Understanding Society Survey Manager Jon Burton blogs on a series of presentations at this year’s conference on attrition.
A morning session, Survey Attrition, had prepared us for how to handle attrition in longitudinal surveys – through weighting or imputation – and how to characterise attrition among migrants and across the life of the British Household Panel Survey. The afternoon session looked at what can be done to reduce non-response in the first place.
The first presentation by Mark Wooden set out the reasons why we spend a disproportionate amount of effort to chase the hard-to-get cases.
The analyses presented showed that those who were hard-to-get were different in a number of characteristics to those who were either easy-to-get or non-responders. Using data from the Household, Income and Labour Dynamics in Australia Survey HILDA, he also demonstrated that a majority (around 70%) of those who were hard-to-get at one wave were easy-to-get at the next wave, suggesting that the level of ‘persistently hard-to-get’ was relatively low.
Whilst those who were hard-to-get were more likely to not respond at the next wave – most of them didn’t (80%+ participated at the next wave). However, there may be some implications for data quality – with those hard-to-get at a particular wave being more likely than the easy-to-get to not respond to income questions, or to round-up to the nearest $1000 when reporting wages or pension income.
The hard-to-get were also less likely to complete the self-completion portion of the interview. However, since most hard-to-get were easy-to-get at the next wave, it was worth the effort to keep them in the sample.
The second presentation, by Oliver Tatum and Angie Osborn from the Office for National Statistics, used an experiment on the Wealth and Assets Survey to show the effect of a keep-in-touch exercise (KITE) on response and updated information on movers.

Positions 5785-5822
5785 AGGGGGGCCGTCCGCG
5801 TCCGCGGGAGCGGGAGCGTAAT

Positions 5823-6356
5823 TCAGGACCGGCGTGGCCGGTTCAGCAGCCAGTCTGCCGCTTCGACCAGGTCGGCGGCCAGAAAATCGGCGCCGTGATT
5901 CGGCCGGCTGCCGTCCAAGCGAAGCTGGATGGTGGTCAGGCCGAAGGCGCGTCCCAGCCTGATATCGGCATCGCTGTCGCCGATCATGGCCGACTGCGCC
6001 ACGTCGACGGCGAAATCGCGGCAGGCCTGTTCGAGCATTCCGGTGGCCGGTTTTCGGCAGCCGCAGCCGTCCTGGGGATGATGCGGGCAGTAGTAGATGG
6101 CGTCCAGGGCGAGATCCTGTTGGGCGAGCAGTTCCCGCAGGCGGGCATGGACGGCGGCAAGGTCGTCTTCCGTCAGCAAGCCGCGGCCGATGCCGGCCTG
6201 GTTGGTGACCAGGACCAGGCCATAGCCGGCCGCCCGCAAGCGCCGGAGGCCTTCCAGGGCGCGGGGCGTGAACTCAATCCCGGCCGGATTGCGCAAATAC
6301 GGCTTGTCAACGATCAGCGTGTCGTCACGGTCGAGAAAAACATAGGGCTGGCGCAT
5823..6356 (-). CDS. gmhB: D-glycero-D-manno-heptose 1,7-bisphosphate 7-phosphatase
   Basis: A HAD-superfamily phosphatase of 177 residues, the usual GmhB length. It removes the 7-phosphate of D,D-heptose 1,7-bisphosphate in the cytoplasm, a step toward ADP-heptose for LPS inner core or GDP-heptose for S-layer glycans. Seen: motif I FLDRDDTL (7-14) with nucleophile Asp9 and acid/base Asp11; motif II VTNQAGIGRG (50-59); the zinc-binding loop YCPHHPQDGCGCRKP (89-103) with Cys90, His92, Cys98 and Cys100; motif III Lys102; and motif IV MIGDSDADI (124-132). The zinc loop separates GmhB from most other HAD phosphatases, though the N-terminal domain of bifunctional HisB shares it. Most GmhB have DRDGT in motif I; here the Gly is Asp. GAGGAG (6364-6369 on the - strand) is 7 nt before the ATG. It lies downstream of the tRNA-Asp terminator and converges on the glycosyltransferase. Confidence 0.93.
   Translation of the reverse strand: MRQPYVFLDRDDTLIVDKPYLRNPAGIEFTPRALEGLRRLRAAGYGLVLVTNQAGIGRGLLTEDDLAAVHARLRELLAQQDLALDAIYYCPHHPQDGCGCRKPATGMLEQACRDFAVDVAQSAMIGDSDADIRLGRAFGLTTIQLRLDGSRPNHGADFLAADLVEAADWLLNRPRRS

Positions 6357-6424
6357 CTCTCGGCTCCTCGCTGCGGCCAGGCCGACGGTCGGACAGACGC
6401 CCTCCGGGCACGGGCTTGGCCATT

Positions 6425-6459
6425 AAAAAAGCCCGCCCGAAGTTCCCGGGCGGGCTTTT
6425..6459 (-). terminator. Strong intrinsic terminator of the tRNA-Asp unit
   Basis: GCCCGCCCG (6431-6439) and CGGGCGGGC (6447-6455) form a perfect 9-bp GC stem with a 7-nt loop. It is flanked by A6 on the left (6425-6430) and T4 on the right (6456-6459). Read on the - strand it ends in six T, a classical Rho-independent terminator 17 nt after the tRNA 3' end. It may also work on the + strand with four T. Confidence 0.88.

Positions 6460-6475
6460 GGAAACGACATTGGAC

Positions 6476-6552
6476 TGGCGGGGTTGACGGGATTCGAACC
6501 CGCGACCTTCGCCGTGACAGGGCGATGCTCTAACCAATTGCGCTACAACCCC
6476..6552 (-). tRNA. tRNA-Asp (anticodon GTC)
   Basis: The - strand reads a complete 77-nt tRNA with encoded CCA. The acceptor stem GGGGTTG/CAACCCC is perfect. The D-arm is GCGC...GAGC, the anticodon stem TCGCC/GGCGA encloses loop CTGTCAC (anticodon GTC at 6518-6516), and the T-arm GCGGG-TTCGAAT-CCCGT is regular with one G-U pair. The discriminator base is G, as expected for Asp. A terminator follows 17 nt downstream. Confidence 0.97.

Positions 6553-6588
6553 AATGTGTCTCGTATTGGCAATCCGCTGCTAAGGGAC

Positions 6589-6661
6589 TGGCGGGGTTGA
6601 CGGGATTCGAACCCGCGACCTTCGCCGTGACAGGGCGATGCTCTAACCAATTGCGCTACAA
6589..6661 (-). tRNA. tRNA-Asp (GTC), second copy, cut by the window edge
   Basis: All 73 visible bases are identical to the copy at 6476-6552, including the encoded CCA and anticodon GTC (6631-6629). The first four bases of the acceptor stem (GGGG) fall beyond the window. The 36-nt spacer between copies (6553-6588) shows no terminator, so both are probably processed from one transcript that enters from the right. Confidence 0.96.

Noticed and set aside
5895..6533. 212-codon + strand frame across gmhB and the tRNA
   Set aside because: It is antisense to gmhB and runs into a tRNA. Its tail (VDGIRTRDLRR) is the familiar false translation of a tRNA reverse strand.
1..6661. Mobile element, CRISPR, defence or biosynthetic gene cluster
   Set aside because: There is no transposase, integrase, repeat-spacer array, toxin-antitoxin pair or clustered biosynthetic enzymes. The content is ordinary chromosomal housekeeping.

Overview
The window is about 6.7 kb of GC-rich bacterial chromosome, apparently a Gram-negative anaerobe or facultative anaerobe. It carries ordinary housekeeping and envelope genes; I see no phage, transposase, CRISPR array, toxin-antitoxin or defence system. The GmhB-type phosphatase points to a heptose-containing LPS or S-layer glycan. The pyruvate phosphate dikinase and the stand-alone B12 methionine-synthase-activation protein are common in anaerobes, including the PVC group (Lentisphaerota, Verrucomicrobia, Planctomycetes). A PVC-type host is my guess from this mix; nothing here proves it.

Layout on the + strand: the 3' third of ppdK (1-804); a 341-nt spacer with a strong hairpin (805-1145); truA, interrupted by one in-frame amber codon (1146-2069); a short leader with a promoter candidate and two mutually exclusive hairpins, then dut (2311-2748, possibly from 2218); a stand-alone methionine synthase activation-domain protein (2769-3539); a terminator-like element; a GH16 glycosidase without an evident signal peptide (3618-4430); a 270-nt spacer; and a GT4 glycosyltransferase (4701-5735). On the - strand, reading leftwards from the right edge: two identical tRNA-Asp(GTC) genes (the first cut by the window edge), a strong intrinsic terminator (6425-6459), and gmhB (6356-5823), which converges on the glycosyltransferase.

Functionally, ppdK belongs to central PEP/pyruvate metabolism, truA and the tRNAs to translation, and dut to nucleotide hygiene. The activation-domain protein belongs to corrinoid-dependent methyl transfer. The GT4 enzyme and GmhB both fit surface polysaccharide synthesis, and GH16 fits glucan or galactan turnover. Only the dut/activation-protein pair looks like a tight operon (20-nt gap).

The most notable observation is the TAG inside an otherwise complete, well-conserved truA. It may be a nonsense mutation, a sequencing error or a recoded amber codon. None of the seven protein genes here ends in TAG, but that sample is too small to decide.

The KITE was generally done 4 months before interview – 20 months after the previous interview. Oliver and Angie experimented with this KITE, with one-quarter of the sample receiving the standard telephone catch-up, one quarter receiving a new leaflet for respondents which asked them to update their details, one quarter receiving both the telephone catch-up and the newsletter and the final quarter receiving nothing.
They found that the telephone KITE was effective for identifying movers and tracing them to their new location. There was an additional positive effect on final response rates for those who received both the telephone and newsletter KITE. However, there was no effect on the timing of the newsletter (ranging from 4-9 months before interview).
The final presentation, by Richard Boreham of NatCen Social Research, used data from the fifth wave of the Understanding Society Innovation Panel mixed-mode to create a model which would optimise the allocation of households to a web-based survey (CAWI).
There was a trade-off between allocating more household to CAWI and getting a lower response rate, as more of the households who were less likely to participate on-line were allocated to the CAWI. Likewise, the more households allocated to CAWI, the lower response-rate would be achieved by face-to-face interviewers, as they would be left with the harder households.
This model was used to predict that there would be a range of allocations which would optimise the response rate from both the web and face-to-face interviews.